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The parents of a 9-year-old girl accidentally shot in a Bremerton classroom in February have filed a $10 million claim against the Bremerton School District as well as a lawsuit against the family of the boy who brought the gun to school, including the boy’s uncle, father, mother and the mother’s boyfriend.

The claim filed by Amina Kocer-Bowman’s family alleges that the school knew the boy had been acting out, should have known he’d talked about bringing a gun to school and should have intervened. The lawsuit claims the boy’s parents and uncle were negligent in allowing him access to the firearm.

“Children model and mimic the behavior of their parents. That’s why unfit parents are not allowed to raise children in this state but that’s not what happened here,” said the Bowman’s attorney, Jeff Campiche. “Despite a judicial finding that the (boy’s) parents were unfit, they were allowed to raise their children, including the boy with the gun. They were present constantly and they were the example that the child followed. We have brought suit against them because they entrusted firearms to a child and also let this child believe that the .45 caliber handgun is approporiate protection against bullying at the school.”

The claim against the school district is a precursor to a lawsuit, which Campiche said will be filed in 60 days.

Amina was severely wounded when the .45-caliber handgun in the backpack of the 9-year-old classmate accidentally discharged on Feb. 22 at Armin Jahr Elementary School. Amina underwent five surgeries at Seattle’s Harborview Medical Center before her release on April 3.

The boy, who is not being named because he was prosecuted as a juvenile, pleaded guilty in March to reckless endangerment and bringing a weapon to school. He was sentenced to probation and counseling and ordered to write a letter of apology to Amina and her family.

He told police he brought the gun to school to protect himself from bullies. He obtained the handgun while he was visiting his mother Jamie Lee Chaffin, 34, and her boyfriend Douglas L. Bauer at their Allyn-area home where the boy had access to several loaded, unlocked weapons. The boy was living with his uncle, who is his legal guardian, and his father at the time of the shooting.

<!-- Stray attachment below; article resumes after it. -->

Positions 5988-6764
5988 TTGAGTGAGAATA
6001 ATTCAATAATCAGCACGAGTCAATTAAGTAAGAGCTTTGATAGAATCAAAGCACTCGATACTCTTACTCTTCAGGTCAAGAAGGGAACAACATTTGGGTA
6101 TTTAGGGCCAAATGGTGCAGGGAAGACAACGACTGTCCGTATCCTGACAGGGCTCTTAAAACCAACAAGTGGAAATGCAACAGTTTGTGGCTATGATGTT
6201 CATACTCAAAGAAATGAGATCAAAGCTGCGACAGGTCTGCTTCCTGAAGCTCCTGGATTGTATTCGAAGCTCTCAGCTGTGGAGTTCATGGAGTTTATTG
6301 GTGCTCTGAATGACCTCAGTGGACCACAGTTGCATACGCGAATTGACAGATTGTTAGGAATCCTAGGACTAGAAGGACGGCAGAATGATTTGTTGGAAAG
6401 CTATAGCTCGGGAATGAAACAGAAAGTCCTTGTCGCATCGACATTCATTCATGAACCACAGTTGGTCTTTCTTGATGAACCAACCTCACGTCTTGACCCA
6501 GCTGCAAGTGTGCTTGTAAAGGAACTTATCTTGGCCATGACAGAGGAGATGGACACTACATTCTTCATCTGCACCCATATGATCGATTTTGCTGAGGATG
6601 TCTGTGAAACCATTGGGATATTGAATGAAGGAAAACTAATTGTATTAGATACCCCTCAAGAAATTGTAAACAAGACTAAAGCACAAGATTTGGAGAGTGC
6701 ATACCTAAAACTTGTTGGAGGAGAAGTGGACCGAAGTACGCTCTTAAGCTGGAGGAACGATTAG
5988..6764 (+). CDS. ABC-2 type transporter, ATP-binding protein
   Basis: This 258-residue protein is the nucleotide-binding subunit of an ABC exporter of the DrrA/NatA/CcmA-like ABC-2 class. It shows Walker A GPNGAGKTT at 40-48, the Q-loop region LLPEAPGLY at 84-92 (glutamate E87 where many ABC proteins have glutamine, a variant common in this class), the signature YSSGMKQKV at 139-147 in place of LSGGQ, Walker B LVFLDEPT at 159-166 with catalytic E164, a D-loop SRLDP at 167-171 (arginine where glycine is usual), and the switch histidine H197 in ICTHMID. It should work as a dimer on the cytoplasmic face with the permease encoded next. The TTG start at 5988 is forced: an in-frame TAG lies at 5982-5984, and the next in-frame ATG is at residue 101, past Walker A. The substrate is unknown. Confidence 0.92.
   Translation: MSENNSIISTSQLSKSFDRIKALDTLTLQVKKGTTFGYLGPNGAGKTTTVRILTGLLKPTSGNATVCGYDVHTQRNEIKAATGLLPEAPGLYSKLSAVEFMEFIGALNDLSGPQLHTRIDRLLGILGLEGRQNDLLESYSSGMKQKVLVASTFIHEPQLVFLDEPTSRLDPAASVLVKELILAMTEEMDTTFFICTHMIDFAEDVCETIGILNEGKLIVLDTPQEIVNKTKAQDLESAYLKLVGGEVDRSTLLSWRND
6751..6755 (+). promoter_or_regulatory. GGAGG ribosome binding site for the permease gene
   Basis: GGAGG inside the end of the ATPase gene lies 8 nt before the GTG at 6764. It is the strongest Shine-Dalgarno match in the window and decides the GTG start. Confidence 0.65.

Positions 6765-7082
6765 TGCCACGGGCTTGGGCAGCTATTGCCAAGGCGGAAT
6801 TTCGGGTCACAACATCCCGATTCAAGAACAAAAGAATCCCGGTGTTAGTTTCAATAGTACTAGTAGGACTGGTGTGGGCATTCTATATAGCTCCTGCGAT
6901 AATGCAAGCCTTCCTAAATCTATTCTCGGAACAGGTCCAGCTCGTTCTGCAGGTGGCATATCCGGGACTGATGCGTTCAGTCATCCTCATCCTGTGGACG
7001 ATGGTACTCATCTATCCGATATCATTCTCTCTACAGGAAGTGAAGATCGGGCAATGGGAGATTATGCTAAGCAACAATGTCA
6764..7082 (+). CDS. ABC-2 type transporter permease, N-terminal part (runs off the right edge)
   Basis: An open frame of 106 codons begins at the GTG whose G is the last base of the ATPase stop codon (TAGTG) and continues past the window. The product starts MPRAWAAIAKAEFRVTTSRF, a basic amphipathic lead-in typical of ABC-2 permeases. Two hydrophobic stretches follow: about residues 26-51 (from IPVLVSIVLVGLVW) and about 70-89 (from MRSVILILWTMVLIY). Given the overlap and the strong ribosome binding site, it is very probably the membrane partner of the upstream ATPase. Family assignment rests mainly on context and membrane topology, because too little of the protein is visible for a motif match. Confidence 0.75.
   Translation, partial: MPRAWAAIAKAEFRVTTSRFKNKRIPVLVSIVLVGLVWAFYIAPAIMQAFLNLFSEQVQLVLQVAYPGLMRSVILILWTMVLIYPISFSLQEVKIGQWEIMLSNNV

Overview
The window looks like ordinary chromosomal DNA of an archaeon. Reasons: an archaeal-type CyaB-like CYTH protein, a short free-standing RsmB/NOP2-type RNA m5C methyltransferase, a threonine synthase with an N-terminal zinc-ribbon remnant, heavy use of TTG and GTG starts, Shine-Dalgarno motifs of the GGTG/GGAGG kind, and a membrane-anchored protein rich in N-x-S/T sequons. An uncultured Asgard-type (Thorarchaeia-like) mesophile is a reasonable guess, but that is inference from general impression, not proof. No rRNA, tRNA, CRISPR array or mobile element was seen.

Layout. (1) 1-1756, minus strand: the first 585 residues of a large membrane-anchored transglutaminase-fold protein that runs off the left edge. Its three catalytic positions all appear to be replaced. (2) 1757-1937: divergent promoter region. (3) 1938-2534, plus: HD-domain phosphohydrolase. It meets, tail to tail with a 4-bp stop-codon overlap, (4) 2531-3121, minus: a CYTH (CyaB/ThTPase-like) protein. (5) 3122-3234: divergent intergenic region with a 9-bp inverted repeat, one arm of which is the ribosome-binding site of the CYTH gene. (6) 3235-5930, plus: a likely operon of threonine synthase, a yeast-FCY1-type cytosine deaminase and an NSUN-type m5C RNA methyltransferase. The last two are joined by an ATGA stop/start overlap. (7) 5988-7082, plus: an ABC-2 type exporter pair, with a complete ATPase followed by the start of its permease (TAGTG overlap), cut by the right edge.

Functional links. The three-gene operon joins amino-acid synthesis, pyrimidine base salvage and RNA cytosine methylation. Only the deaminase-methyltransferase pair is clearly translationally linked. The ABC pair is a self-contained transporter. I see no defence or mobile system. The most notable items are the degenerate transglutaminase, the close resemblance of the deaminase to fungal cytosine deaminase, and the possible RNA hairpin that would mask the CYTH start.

In a plea deal, Chaffin pleaded guilty to two counts of unlawful possession of a firearm. In exchange, prosecutors dropped a third-degree felony assault charge. She has not been sentenced.

Bauer, 50, was also charged with assault and unlawful weapons possession and is awaiting trial.

Kitsap County prosecutors said that Chaffin and Bauer were negligent for leaving the loaded gun where the boy could find it.

At a news conference announcing the filing of the lawsuit and claim on Wednesday, Amina’s parents said the last few months have been difficult. They still don’t know what long-term consequences her injuries could bring, John and Teri Bowman said.

“She has her good days and her bad days,” her mother said tearfully.

For example, the Fourth of July was “very hard” for them, she said. Amina was frightened of the loud noises from fireworks and stayed inside the house, her parents said. She’s shyer than she was before and more afraid of strangers. Even the sound of a balloon popping is scary for the girl, her mother said.

According to the claim against the school district, the teacher in the fourth-grade classroom where the shooting occurred knew that the boy who brought the gun to school had been acting out and fighting. It also says the boy had told several other children he planned to bring a gun to school.

“It wasn’t a surprise he had a handgun at school,” Campiche said. “He had announced his intentions to bring a gun to the school to a number of people. Unfortunately the people who are responsible for the safety of the school did not have a system in place that picked that up.”

Campiche said the Bremerton School District’s policies on controlling and stopping bullying are inadequate and fall short of state and national standards. The standards direct a school to gather information about the threat, assess the level of danger and to act, he said.

“Why was there no in-depth communication with the children that are acting out? Why is there no communication to see what their intentions are?”

Campiche said the Bowmans had done everything in their power to protect their daughter, but they had trusted the school to do its part.

“It’s a huge responsibility,” Campiche said. “We depend on our schools to provide a safe place for them.”

In the fall, Campiche said, Amina will be going to a small, Catholic school near the family’s home in Bremerton that the family believes is safer.